@RandyWebster

    Nanocelt TheContrarian: He is a public servant that people should all be thankful to

    This is total BS.  He’s a public master, not a public servant.  We don’t have public servants anymore.  That’s a euphemism they use to cloak their authoritarianism.

    • #6
  7. Nanocelt TheContrarian Member
    Nanocelt TheContrarian
    @NanoceltTheContrarian

    CarolJoy, Not So Easy To Kill (View Comment):

    I am forgetting which current vaccine researcher started out being skeptical of criticism of the vax industry.

    Then someone gave him a clinical study showing that vaccines were safe. The person giving it to him stated, “Don’t just read the study, which is glossing the problem over. Read the bibliography as well.”
    bear in mind the study was pro-vaccine, so it stands to reason that whichever scientists worked on it would have also put together a bibliography pf clinical reports supporting in total the state of vaccines in the USA. Instead every one of the two dozen studies and trials recorded in the bibliography tore a hole in the idea that vaccines are made safely.

    Now the study had been peer reviewed – yet no one in the industry even bothered to look at the various items in the bibliography.

    In the following quotes, Angell, Horton and Ley Jr indicate their skepticism about what passes for science these days.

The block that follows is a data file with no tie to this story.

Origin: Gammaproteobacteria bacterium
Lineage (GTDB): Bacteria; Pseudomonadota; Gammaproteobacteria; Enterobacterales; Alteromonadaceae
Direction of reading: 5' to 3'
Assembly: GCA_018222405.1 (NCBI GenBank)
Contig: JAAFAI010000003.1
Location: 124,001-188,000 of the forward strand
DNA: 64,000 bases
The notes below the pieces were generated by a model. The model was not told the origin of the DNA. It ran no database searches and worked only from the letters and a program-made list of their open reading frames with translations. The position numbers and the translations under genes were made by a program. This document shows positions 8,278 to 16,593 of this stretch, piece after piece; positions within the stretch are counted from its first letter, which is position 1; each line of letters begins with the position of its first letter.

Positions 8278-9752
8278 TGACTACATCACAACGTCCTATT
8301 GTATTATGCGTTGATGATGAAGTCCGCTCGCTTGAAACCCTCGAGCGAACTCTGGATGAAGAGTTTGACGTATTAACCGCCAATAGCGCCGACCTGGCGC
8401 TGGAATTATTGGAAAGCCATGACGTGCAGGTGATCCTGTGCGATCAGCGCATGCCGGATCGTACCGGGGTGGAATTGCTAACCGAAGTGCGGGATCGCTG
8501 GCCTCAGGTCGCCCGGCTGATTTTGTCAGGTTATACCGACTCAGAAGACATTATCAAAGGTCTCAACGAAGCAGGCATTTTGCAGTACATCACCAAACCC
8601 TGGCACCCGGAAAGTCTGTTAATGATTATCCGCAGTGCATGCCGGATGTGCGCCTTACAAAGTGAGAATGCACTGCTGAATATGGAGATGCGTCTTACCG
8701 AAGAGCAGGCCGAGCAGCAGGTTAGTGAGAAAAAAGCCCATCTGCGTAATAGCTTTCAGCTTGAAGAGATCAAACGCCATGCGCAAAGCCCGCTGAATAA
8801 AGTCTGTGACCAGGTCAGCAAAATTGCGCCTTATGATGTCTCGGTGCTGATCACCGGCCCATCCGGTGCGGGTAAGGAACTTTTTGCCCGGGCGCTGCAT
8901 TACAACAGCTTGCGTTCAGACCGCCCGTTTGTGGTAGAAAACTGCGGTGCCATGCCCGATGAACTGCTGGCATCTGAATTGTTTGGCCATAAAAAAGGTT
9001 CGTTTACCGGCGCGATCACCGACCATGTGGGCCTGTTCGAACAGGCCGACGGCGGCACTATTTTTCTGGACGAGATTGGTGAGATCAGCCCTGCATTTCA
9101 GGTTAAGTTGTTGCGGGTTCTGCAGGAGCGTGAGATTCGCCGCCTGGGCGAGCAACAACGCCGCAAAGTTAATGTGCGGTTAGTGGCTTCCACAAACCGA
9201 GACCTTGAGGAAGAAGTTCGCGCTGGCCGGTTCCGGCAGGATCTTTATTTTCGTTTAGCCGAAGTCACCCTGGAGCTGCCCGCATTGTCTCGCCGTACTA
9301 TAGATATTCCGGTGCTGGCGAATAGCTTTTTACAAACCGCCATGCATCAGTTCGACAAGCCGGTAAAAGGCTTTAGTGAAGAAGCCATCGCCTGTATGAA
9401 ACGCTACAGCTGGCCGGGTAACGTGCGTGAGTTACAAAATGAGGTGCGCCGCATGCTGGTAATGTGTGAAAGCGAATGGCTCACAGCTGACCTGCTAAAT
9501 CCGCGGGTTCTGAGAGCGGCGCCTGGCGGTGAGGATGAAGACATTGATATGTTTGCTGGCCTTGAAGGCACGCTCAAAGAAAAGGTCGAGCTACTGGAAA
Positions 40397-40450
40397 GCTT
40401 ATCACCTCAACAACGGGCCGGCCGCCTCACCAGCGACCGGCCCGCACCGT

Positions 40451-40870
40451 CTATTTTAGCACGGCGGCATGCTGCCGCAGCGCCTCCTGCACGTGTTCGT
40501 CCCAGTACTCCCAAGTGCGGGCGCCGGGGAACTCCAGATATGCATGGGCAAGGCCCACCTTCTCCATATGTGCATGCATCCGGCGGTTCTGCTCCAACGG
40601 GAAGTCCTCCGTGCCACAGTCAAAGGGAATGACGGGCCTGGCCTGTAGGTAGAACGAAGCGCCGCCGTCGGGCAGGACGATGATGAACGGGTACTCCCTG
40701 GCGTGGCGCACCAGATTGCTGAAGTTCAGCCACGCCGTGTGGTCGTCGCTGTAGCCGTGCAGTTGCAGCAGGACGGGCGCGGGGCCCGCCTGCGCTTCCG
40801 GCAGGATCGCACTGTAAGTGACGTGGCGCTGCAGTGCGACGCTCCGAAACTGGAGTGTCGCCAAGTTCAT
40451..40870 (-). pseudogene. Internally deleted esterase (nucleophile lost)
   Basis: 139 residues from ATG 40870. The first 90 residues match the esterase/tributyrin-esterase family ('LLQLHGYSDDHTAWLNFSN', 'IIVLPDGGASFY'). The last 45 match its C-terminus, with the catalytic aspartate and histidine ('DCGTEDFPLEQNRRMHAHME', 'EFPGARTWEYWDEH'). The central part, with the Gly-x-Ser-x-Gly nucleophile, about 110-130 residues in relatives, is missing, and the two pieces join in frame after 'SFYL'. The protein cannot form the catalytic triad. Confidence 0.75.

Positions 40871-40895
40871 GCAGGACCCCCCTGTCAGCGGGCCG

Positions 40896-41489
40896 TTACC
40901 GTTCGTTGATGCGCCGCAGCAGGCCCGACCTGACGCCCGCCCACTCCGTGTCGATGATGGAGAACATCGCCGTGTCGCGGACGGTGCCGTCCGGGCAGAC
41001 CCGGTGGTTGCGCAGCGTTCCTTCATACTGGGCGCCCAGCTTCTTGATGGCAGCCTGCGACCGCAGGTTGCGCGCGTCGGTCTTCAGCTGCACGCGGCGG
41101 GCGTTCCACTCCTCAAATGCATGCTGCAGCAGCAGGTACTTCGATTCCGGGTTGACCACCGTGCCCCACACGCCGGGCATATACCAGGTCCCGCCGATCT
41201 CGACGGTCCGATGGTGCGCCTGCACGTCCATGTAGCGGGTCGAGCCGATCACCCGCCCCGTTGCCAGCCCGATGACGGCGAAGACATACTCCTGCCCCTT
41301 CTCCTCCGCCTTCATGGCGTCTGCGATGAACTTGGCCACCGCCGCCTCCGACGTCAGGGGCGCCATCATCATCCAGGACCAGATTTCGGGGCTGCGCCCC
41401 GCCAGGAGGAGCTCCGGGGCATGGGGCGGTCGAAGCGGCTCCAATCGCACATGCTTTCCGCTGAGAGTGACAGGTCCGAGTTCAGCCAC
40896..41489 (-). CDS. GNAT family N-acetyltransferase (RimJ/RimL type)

I recall all too vividly, in 2007, when the NEJM released a study by Steven Nissan, then a cardiologist at the Cleveland Clinic, regarding the cardiac toxicity of Avandia (a diabetes med in the same class as Actos). The study purported to be a “meta-analysis” of data on Avandia and cardiac events. Dr. Nissan claimed to have found that Avandia posed a statistically significant risk of cardiac damage. The problem was that the article violated all the rules for a meta-analysis, and the statistical method used (called the Peto method after a British Cardiologist) was invalid for the data analyzed (numerical discrepancies between the size of treatment groups vs control groups was too great for the Peto method to be valid). The NEJM knew all of this, but published anyway. The first person in the country to get a copy of the article before it was available to anyone else, was Henry Waxman, the Democratic congressman running committee hearings on re-authorization of legislation on the FDA. He immediately held a press conference, waving the article, claiming that this was the smoking gun evidence that the FDA needed post marketing authority to demand removal of drugs (which it did not have then, and does not have now–it can ask that drugs be removed, but not require this). The paper was published for purely political reasons. The paper was so egregiously in error that the top peer reviewer of the article (peer reviewers generally remain anonymous), Dr. Stephen Hafner, the veritable dean of cardiovascular and lipid epidemiology in diabetes at UT San Antonio, held a press conference to state that he had advised the NEJM against publication of the article and in that press conference stated: